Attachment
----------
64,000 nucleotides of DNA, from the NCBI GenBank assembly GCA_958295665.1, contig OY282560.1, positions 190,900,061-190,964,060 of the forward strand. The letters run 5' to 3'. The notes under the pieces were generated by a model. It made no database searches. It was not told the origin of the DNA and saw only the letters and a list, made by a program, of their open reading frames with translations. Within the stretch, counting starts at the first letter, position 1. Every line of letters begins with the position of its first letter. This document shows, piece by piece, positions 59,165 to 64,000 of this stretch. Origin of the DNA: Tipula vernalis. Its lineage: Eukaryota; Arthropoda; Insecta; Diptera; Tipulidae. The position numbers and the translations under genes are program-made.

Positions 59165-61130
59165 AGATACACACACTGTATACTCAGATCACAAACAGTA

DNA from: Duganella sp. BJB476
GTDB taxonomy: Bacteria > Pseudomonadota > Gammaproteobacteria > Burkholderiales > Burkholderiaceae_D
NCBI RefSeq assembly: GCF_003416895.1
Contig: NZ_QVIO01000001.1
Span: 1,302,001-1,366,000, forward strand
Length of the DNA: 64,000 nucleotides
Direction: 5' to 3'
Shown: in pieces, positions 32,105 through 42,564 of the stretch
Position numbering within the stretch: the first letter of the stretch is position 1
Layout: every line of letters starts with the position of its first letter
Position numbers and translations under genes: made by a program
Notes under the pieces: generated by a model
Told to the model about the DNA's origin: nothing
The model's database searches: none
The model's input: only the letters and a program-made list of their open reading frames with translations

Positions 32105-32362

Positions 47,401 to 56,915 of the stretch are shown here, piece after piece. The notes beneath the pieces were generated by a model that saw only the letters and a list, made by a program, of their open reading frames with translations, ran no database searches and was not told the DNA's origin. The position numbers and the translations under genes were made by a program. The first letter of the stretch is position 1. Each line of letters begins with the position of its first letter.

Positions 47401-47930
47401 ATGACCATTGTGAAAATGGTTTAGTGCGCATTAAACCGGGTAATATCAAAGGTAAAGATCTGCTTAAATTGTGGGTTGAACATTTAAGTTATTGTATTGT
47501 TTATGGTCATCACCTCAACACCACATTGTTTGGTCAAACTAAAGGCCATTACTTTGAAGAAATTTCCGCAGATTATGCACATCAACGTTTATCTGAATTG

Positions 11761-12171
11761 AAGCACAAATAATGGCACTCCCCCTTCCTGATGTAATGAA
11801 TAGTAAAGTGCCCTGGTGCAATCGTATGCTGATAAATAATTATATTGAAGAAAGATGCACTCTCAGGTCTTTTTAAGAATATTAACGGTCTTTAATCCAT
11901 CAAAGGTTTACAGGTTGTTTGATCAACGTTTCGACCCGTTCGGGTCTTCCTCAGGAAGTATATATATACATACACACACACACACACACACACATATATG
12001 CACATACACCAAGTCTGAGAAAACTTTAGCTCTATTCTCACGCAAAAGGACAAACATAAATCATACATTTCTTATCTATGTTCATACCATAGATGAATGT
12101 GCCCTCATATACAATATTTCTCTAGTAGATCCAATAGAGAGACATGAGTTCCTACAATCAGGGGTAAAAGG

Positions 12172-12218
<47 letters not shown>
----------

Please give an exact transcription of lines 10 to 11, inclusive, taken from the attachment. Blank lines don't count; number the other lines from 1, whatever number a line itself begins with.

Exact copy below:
Direction: 5' to 3'
Shown: in pieces, positions 32,105 through 42,564 of the stretch